But we're recovering nicely now; the carpet was reinstalled in the upstairs and the basement this morning. They'll be back to put the baseboards back tomorrow, and then we'll move the mattresses OUT of the living room and back into the bedrooms where they belong! I can hardly wait. In the mean time (What does that mean, anyway? "Mean time. Average time? Cruel time?), these submissions aren't any less wonderful for being slightly dated. Enjoy!

Over at Teachable Moments, Jessica was winding up their school year and enjoying the flexibility that homeschooling allows when she wrote and submitted Doing It Our Way..., which is much more than just a wind-up post, and still very relevant, including such gems as this:

“We tried.  We grew.  We learned.” ~ me.

The Mama, at Concordia Classical Academy, talks a little about How to Teach Reading. I sure wish I'd thought of doing blending orally before doing it with written letters! She's got some great ideas.

Karyn, of Teach Beside Me, is creating a lovely resource for using The Burgess Animal Book for Children in science. She's shared Chapter 1 with the carnival.

Head on over to Sparks of Learning to read Alicia's glowing review of Primary Mathematics (aka: Singapore).

For my own contribution, we did an owl pellet dissection, which Monkey loved. I did too: I'd never done one before. Learning with the kids has got to be one of the best parts of homeschooling. 

And when you're done with all that, take a second trip through those blogs for the great posts they've put up more recently. I think every single one of them had something that made me stop and read a bit as I was getting all my links. Don't forget to submit your post to the next edition of the carnival; we'd love to have you!

Links Links Links

Haven't had time to collect many links lately, but it sure is fun to browse around a bit when there is time. So many good ideas out there! Got a pretty good grab-bag this time. Enjoy!

Here's a good one: Keeping Hands Busy and Minds Engaged During Read-Alouds. There's enough good stuff in this one to keep a family coming back for more and more for quite a while!

 One Obama Presser [press release] 36 Obama Lies and Deceptions. They've gone through point-by-point, sometimes several in a sentence. I love that kind of breakdown of an article. It's particularly unfortunate that it's lies our President told  us this time.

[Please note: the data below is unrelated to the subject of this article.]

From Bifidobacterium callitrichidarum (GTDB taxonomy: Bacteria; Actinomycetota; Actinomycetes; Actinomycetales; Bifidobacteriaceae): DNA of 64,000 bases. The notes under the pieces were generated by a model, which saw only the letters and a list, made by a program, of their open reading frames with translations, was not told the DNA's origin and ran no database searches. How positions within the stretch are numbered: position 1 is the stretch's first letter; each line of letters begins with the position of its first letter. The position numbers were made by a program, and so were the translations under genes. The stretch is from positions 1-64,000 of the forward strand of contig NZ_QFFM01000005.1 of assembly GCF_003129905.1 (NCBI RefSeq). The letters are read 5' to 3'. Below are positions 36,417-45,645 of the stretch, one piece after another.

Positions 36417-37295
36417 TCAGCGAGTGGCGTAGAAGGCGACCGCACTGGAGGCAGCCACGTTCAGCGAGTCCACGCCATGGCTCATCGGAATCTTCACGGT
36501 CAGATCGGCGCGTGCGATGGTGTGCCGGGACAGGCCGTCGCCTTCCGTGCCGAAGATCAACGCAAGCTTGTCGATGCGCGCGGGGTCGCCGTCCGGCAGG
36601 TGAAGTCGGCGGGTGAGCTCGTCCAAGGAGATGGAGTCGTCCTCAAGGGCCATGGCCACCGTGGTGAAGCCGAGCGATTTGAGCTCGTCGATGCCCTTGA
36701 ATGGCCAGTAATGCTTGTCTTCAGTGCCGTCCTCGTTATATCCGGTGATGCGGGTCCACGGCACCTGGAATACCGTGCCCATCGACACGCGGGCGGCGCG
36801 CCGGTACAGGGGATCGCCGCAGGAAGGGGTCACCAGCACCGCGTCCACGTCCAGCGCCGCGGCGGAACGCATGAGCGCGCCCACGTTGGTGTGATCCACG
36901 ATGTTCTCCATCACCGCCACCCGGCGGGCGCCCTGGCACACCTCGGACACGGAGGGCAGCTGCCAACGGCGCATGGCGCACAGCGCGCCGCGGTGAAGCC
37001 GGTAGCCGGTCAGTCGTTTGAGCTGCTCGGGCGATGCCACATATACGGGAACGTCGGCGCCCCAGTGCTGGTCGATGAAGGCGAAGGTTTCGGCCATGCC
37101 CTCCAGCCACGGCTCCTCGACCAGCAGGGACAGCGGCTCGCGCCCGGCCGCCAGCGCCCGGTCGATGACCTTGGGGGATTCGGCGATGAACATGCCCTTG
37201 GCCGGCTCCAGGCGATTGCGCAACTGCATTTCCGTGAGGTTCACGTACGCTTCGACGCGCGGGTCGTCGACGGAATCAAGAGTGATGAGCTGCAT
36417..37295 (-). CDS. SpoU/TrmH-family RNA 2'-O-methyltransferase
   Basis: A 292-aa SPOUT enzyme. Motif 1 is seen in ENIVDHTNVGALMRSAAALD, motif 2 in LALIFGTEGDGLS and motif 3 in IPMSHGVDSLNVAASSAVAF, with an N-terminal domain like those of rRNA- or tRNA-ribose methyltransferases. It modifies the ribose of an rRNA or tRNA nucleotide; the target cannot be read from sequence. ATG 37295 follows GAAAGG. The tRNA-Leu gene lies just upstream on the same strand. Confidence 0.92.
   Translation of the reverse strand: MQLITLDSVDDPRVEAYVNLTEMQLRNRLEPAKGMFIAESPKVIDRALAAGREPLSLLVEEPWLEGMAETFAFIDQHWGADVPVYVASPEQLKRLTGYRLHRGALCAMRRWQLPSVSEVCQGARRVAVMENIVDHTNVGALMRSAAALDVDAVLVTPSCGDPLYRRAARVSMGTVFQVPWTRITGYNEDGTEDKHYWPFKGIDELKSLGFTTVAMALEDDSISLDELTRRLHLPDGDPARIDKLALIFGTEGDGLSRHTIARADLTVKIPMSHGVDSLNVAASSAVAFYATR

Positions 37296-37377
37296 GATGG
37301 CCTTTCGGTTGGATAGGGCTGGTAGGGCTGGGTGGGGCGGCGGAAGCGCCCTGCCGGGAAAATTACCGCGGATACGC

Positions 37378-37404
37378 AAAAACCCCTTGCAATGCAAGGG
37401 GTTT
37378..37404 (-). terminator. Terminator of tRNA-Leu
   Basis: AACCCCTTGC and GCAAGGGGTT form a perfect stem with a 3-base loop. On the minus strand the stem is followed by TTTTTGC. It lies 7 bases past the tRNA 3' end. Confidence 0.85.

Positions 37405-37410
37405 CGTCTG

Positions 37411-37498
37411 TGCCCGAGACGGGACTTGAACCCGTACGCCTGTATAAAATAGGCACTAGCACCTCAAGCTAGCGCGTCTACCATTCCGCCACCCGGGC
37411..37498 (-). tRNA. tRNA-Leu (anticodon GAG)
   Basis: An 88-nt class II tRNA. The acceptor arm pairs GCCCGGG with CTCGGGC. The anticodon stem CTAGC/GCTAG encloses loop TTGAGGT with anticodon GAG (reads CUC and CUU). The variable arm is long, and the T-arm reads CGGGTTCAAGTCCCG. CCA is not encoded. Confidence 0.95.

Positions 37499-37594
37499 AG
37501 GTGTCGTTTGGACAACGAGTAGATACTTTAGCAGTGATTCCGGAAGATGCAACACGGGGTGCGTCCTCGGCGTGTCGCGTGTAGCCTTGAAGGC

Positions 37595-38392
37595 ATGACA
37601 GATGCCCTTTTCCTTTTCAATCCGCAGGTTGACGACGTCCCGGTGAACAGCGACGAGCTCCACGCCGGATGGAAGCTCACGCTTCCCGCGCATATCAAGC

I've got a shirt that I'm going to make. Well, I'm going to make it after the mess in my home is settled, after I find my sewing machine, and after I find my fabric, and after I find my pattern. I suspect that none of those things are actually together in the same place. But one of these days I'm going to make this fun knit shirt. I haven't done very many knits. None, actually. And Burda has this article about using a toile - that's a muslin mock-up for folks like me that don't know the fancy terms - that's just in time and has some great tips.

My Grandma died last year, and one of the things my Mother brought home was the string of pearls plant Grandma had in her kitchen window. The plan was to propagate it and pass out the babies so we all could have some of Grandma's plant. Only, the poor thing went into shock over being transported 1500 miles in a car. And it's kind of been downhill from there. Now I've got one tiny little strand of pearls that I'm trying to re-root in some fresh dirt. As a result, I've been reading what little I can find about this plant. If anyone's got one and would care to offer advice, I could use it. This and this are what I've found that's useful. It's not much to go on. But the poor little plant isn't dead yet!

19 July 2011

Red-Wing Blackbirds

We're trying to grab the tattered shreds of Normal and put them back into a routine. The kitchen is making good progress in getting back together. We just need to have the laminate installed and finish painting the rebuilt areas. Upstairs, the rebuilding is also nearly finished: we need new pad and to have the carpet stretched back out. Of course, to do that, we have to get all the junk that was dumped up there in the course of all this out of the shuffling that's gone on around here for the past month. But it looks like they'll be doing the carpet tomorrow, which means that we'd move our beds OUT of the living room and BACK into the bedrooms upstairs. Hallelujah!!

While we're trying to get all that figured out, I though a little school would be fun. The boys had a good time watching the bird videos. We're doing red-wing blackbirds, but Monkey watched some others too, and I liked the one about the indigo buntings so well that I've posted it too.